• Oct. 13, 2010, 2:11 p.m. CST

    Return of Bruce Wayne #5

    by Laserhead

    LOTS of big reveals regarding Morrison's entire 5-year Bat-epic. Awesome.

  • Oct. 13, 2010, 2:21 p.m. CST

    Joenathan

    by KletusCassidy

    It doesn't make someone stupid because they like something that you don't like...ok, you don't like Crossed. We get it...simple solution, DON'T READ IT. I don't like olives, i don't think people that like olives are stupid or lack an important part of their taste buds...they just like something different. Maybe you should take a deep breath and repeat "it's only a comic, it's only a comic, it's only a comic..."

  • Oct. 13, 2010, 2:53 p.m. CST

    Kletus

    by Joenathan

    Guy walks into a bar...<br><br>POOP! POOP! PENIS AND POOP!

  • Oct. 13, 2010, 3:01 p.m. CST

    Joenathan

    by KletusCassidy

    wait i thought the punchline was poop!poop!huhhuh poop! shit now i'm confused...laughing but confused. p.s. this doesn't help your argument too much.

  • Oct. 13, 2010, 3:21 p.m. CST

    Grant Morrison is the best thing to happen to Batman since Frank

    by loodabagel

    Seriously. Getting rid of Bruce Wayne was the best thing to happen to the DC Universe. We've got enough fucking dark and gritty Batman stories. We live in a Batman golden age.

  • Oct. 13, 2010, 3:22 p.m. CST

    frank miller

    by loodabagel

    best thing since Frank Miller

  • Oct. 13, 2010, 3:25 p.m. CST

    Kletus

    by Joenathan

    It was an alternative version

  • Oct. 13, 2010, 3:26 p.m. CST

    Also

    by Joenathan

    Olives are fucking good, man. What's wrong with you?

  • Oct. 13, 2010, 3:31 p.m. CST

    Green Arrow #4

    by SteadyUP

    http://tinyurl.com/29uctcb

  • Oct. 13, 2010, 3:45 p.m. CST

    yeah, opposition to crossed here is pretty hot

    by mynamesdan

    but you're right. i missed the review so i'll go back abnd check it out. <p> On a point of information, though, i picked up my first issue of Crossed almost two years ago- when the book really could have used the support of a forum like this. Trades seem to still turn a buck, but stories like this are designed to be read as a serial, (i'm *serial* you guys) and, in my humble, suffer as novels. There's just no anticipation. <p> Joenathan, hello again, so nice to see you once more. what a delight, as always. Here, take a deep breath, i'm going to school you. Crossed is much more than the sum of it's distasteful gags. It's a development of the zombie/survivor story. <p> Where zombie books, which we are ever so familiar with these days, remove the intelligence and humanity from human beings turning them into eating-machines, essentially. Zombie stories long ago ceased to be about hell being full up. Since the zombification was diagnosed a virus, we've scarcely seen the dead rising from their graves, or heard much discussion of demonic possession or the end of times. The term 'undead' has become almost obselete. <p> Where Crossed differs is conceptually, which is why i personally found it so gripping. The cross formed on the faces of the infected implies religious significance, something more deliberate than a pathogen. The behaviours of the crossed, similarly, are less to do with sustenance and more a discussion of what makes an intelligent beast 'human'. <p> Where zombies are innocent of their evils, the crossed are inhumane, and it is not their acute intelligence, but their morality that has become impared. They aren't vampires desperate for blood, they're demonic, childish adults hell bent on destroying boredom and without any sense of the value of life, even their own. <p> Crossed, necessarily is completely disgusting and I would assert that it dared not go far enough to describe how terrifying and disgusting humans can be. It remains for me one of the most intelligent premises of recent years for a comic series, horsecocks and all. I am very sorry that Garth Ennis has decided not to write it any more, and entirely unsurprised that he has already disavowed all responsibility for any of it's sequels. <p> I very much hope he will change his mind, but i wouldn't be surprised if his decision was not affected by almost universal lack of support for his book when it was initially released. <p> Also: olives are really very good. Please reconsider your opinion, sir.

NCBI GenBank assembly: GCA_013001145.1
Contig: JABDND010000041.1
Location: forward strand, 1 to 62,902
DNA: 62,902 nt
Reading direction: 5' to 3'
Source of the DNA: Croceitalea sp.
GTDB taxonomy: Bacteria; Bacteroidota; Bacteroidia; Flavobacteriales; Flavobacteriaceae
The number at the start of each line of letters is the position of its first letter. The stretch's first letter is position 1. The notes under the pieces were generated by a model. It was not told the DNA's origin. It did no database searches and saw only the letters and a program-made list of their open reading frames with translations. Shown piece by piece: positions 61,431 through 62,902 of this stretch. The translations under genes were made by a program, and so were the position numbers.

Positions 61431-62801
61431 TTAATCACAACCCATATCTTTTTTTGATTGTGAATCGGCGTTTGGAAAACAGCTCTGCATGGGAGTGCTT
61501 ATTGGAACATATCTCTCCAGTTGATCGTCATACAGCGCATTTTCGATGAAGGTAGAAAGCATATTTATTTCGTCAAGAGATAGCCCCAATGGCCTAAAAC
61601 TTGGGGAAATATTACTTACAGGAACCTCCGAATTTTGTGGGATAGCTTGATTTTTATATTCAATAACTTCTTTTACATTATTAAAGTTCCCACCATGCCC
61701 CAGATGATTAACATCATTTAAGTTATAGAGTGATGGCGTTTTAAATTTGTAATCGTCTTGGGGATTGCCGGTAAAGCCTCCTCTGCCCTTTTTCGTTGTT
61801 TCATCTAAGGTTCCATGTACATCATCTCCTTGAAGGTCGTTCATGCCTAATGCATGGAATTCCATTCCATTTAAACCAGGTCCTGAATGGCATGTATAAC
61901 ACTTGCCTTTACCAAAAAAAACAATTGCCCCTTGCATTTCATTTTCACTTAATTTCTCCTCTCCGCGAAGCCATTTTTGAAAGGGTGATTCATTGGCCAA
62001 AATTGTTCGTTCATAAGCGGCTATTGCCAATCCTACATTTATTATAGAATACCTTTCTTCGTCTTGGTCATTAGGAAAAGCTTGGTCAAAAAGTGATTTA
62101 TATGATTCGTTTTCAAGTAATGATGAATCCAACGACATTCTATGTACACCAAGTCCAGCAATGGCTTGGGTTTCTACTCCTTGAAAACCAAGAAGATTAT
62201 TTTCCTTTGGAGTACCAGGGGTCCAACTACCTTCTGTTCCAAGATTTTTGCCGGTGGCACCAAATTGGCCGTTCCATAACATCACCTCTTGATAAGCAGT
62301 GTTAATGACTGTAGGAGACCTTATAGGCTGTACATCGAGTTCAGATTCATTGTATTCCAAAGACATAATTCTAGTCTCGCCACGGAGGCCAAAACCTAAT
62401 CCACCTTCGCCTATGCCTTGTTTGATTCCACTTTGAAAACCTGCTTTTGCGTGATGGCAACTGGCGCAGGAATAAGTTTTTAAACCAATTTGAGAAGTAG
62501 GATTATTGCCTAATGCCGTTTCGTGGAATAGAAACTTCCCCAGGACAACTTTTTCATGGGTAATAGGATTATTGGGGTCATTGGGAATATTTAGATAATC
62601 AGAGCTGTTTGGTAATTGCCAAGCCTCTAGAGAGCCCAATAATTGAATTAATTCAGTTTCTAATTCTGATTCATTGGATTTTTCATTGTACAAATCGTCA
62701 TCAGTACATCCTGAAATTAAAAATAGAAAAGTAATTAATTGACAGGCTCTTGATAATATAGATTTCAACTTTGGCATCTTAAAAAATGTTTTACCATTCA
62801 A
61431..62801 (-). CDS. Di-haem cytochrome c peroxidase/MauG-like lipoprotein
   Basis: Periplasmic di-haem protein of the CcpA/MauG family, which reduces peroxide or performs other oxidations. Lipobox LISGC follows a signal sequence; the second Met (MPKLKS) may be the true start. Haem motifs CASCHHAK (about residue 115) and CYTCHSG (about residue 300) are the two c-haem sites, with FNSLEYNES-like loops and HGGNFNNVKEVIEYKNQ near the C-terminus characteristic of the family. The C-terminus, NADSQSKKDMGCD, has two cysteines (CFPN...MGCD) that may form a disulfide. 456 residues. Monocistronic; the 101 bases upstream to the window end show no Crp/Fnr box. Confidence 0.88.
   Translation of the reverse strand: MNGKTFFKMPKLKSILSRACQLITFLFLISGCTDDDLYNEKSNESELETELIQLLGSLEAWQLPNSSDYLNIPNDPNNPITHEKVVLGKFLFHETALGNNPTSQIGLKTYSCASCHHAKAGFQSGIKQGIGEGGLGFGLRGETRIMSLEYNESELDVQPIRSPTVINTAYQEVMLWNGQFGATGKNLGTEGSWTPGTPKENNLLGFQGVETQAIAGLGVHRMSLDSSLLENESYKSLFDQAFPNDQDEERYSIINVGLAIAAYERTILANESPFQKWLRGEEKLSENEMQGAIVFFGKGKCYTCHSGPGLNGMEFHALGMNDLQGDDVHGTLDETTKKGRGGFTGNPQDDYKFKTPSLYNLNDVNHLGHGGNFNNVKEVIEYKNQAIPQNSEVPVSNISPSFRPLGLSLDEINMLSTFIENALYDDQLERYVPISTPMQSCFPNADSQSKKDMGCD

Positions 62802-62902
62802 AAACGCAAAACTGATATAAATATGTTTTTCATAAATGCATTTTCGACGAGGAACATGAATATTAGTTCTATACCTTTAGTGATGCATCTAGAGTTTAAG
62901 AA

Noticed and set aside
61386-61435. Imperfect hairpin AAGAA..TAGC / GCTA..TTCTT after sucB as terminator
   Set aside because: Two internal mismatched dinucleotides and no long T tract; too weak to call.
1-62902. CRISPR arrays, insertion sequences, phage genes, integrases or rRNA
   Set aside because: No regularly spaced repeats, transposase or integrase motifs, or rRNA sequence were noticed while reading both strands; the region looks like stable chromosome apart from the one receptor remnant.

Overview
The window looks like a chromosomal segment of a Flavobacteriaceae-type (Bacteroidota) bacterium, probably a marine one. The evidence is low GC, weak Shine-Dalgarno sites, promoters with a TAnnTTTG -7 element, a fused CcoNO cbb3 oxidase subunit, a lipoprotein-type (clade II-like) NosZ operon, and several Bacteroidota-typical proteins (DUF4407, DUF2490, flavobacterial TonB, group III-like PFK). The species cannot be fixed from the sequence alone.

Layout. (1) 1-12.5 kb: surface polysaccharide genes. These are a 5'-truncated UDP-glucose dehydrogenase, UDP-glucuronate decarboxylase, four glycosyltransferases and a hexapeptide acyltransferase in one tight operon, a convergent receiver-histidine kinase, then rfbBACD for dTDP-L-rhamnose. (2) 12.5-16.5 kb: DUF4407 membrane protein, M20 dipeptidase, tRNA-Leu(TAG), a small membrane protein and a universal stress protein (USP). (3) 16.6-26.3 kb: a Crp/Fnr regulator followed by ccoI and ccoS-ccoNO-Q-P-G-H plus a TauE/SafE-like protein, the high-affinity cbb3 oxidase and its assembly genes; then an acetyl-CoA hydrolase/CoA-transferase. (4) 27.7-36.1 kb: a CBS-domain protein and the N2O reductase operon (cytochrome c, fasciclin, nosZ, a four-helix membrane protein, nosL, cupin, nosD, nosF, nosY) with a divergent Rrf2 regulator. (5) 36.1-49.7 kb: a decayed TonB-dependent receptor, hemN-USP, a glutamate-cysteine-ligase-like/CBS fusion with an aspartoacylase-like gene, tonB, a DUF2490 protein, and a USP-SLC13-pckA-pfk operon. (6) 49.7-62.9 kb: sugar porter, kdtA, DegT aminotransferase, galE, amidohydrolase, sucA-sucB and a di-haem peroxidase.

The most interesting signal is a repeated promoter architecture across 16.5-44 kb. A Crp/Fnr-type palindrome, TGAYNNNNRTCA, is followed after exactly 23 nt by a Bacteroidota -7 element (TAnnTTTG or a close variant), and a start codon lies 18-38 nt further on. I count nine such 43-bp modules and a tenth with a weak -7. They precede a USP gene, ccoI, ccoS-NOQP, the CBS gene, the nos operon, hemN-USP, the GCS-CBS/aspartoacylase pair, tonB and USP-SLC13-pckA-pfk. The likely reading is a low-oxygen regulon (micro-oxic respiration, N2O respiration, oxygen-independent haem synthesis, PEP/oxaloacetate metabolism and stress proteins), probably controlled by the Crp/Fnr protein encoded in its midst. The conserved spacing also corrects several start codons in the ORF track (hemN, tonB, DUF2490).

• Oct. 13, 2010, 3:48 p.m. CST

    Kletus...

    by loodabagel

    Your distaste for olives troubled me more than your distaste for Crossed. Seriously, I can't trust you as person anymore. I've only read the first issue, but Crossed seemed like a really shitty comic.

  • Oct. 13, 2010, 4:13 p.m. CST

    Still no Supergod 5

    by NippleEffect

    I'm only buying ellis when the series are complete from now on

  • Oct. 13, 2010, 4:30 p.m. CST

    Dan

    by Joenathan

    I too, think Olives are good... perhaps I won't gouge out your eyes should we ever meet... perhaps...

  • Oct. 13, 2010, 4:31 p.m. CST

    Also

    by Joenathan

    You lend Crossed and Eniis WAAAAAAAAAAAAAAAAAAAAAAAY too much credit

  • Oct. 13, 2010, 4:36 p.m. CST

    "implies religious significance"

    by Joenathan